It was the first 90 degree day of the year in south-central Wisconsin. A searing sun beat down on the prairie grass, swaying in a gentle breeze, while wary red-winged blackbirds kept close watch on their nests.
Yet the people arrived at Aztalan State Park, in couples and in groups, young and old. They braved the heat on Friday, June 10, in order to take part in a public archaeology day, where excavations were underway to better understand the daily lives of the ancient peoples who called Aztalan home a millennium ago.
Hosted by University of Wisconsin–Madison anthropology Professor Sissel Schroeder, me (a science writer in University Communications) and partners — the nonprofit Friends of Aztalan and the Wisconsin Department of Natural Resources — the event and a similar one the next day were part of a three-year Ira and Ineva Reilly Baldwin Wisconsin Idea Endowment grant awarded to us for public outreach and education at Aztalan.
Visitors found Schroeder and her students actively engaged in the archaeological work meant to uncover how Late Woodland peoples lived their daily lives at Aztalan.
They were also part of research efforts Schroeder leads at Aztalan and an undergraduate field course she teaches in the summer, preparing students for entry-level archaeology jobs or graduate school. This summer, seven students were enrolled in the course, including Timothy Lemond, from the University of Wisconsin–Fond du Lac.
There was no shortage of visitors either day and on Friday, shortly before 10 a.m., they began to arrive. Bob Birmingham, former state archaeologist for Wisconsin and current executive director of Friends of Aztalan, shuttled people to the excavation site situated in a grassy field along the banks of the Crawfish River.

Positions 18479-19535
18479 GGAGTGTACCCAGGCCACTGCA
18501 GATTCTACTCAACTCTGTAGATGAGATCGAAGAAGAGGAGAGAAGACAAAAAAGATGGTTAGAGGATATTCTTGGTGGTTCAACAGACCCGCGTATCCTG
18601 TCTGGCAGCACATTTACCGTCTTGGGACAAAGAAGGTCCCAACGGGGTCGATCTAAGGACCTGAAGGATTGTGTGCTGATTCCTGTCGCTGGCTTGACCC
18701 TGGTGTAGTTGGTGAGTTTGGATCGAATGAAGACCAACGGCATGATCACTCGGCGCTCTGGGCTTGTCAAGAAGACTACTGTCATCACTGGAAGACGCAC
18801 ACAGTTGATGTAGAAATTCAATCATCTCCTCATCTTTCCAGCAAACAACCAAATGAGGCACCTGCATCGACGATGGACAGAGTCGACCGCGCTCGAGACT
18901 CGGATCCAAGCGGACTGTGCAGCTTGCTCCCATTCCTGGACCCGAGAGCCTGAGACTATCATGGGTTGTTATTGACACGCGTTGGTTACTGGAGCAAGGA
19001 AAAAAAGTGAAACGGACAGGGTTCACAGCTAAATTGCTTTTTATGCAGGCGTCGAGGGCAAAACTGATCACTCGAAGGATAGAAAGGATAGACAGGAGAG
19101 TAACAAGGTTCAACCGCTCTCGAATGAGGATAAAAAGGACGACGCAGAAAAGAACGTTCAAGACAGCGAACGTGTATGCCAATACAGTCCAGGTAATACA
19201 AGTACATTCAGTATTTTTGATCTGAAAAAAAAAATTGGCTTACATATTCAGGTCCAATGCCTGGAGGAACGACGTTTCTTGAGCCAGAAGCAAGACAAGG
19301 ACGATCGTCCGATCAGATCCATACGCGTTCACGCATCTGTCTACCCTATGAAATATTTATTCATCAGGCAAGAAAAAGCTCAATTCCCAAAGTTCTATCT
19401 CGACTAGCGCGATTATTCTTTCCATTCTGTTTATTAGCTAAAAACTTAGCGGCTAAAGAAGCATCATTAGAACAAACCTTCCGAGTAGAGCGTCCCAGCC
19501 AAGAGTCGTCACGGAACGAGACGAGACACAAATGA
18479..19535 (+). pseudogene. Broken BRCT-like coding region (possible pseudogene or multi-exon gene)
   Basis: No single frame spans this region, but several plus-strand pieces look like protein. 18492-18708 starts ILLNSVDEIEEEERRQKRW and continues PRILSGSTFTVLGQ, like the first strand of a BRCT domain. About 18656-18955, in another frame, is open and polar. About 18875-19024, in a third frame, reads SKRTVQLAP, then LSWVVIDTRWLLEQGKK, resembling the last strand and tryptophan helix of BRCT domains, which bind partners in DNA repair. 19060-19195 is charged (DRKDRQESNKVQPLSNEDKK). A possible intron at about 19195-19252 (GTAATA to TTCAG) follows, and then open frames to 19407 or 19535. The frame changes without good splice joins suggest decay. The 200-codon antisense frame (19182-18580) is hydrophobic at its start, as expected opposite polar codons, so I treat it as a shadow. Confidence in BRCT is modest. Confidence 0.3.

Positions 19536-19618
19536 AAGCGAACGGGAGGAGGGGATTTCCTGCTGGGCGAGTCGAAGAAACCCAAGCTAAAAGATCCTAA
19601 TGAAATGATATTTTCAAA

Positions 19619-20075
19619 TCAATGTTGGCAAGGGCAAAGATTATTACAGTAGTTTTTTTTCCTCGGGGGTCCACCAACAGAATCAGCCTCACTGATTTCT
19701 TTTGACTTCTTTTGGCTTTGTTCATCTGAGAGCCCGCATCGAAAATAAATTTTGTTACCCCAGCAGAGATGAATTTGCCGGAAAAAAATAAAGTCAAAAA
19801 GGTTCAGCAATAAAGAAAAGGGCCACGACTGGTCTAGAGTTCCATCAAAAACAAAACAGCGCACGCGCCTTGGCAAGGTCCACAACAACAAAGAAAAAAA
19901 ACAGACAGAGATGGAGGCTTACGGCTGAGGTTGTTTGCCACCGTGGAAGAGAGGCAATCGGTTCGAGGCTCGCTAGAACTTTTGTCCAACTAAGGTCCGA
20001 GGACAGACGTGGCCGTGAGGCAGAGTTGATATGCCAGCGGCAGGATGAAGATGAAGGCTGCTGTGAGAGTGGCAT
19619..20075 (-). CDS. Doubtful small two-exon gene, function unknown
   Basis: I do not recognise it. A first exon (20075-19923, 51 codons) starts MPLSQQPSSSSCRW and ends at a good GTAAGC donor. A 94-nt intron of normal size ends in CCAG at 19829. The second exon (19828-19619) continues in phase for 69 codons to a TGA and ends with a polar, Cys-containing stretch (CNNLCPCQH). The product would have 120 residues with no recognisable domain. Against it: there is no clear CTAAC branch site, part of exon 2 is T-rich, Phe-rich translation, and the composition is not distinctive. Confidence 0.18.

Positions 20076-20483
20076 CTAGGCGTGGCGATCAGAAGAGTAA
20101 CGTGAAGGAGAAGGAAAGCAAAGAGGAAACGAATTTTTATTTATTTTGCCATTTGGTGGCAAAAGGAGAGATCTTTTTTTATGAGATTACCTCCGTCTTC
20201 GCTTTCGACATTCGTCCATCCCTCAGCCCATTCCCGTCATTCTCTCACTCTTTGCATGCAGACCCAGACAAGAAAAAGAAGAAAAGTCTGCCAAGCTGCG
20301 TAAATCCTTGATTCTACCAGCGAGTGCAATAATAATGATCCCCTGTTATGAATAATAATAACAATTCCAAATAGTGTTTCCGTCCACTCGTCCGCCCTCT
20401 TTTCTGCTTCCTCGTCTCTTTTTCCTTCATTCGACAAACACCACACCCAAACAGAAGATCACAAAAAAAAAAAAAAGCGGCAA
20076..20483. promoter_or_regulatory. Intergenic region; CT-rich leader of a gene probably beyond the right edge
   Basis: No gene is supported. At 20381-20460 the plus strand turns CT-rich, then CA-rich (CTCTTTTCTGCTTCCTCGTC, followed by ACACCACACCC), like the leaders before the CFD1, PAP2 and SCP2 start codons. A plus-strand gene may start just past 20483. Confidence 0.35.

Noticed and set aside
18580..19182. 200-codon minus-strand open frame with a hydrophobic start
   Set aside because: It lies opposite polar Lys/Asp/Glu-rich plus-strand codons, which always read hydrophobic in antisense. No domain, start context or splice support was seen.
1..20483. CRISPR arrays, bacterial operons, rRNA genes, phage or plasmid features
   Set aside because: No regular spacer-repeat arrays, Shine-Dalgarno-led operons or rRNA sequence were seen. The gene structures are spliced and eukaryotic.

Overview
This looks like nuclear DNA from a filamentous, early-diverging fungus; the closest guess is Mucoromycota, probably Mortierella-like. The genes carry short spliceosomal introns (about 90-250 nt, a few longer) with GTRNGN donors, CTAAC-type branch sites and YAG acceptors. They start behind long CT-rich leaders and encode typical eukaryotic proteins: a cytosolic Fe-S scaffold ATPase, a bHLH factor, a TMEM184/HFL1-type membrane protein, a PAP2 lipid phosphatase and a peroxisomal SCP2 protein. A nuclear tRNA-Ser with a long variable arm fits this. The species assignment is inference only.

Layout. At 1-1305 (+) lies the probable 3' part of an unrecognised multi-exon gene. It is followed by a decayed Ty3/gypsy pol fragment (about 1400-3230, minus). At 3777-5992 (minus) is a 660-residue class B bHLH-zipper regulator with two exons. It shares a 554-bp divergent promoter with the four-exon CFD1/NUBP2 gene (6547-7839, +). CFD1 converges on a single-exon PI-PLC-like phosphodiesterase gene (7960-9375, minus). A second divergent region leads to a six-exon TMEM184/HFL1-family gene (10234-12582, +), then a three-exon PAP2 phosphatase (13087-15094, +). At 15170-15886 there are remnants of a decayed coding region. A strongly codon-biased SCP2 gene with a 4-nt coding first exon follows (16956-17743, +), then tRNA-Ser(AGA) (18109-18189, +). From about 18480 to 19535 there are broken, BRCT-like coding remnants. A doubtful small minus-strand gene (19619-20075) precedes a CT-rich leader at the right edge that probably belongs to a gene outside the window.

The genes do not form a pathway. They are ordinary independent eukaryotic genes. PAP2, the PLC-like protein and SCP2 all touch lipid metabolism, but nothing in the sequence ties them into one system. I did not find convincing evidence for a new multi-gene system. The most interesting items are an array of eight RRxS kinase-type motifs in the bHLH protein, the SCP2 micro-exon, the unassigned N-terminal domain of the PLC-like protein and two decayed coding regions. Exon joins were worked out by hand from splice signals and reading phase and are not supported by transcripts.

Once there, visitors found Schroeder and her students, including graduate student Jake Pfaffenroth, actively engaged in the archaeological work meant to uncover how Late Woodland peoples, native to the Upper Midwest, and migrants from Cahokia, a once-bustling city near present day St. Louis, lived their daily lives at Aztalan.
“We want to know what people ate, where they built their houses, how they broke down cultural barriers to navigate their differences and come together as a community,” says Schroeder.
The students took turns greeting visitors at a table displaying artifacts from previous excavations — pottery and stone tools — as well as maps of the buried features the team plans to explore.
“We want to know what people ate, where they built their houses, how they broke down cultural barriers to navigate their differences and come together as a community.”
They then walked visitors through the site, talking about their work and showcasing what they had already found.
Soon, grandmothers with grandchildren recently off school for the summer were gathered around the deep excavation pits dug by the students. A 9-year-old boy lay belly down in the dirt, peering into a pit, asking questions like only a 9-year-old can. Families congregated around a sifting screen, helping separate bits of pottery, flecks of delicate black charcoal, and animal bone from the thick clay soil removed from the pits, in awe of discovering artifacts found for the first time in a millennium.
“I’m surprised by how well this is going and how many people have come out,” said Marissa Lee, a field manager at the site and recent graduate who took the field course last year.
One visiting couple had recently moved back to nearby Lake Mills and were at the park for the first time. They were eager to bring their son, a recent anthropology grad, back with them.
Often, Lupe Granados, a recent UW–Madison graduate enrolled in the field course to complete an anthropology certificate, could be found bent over in a pit showing a young girl or boy bits of pottery and bone she had found earlier in the day.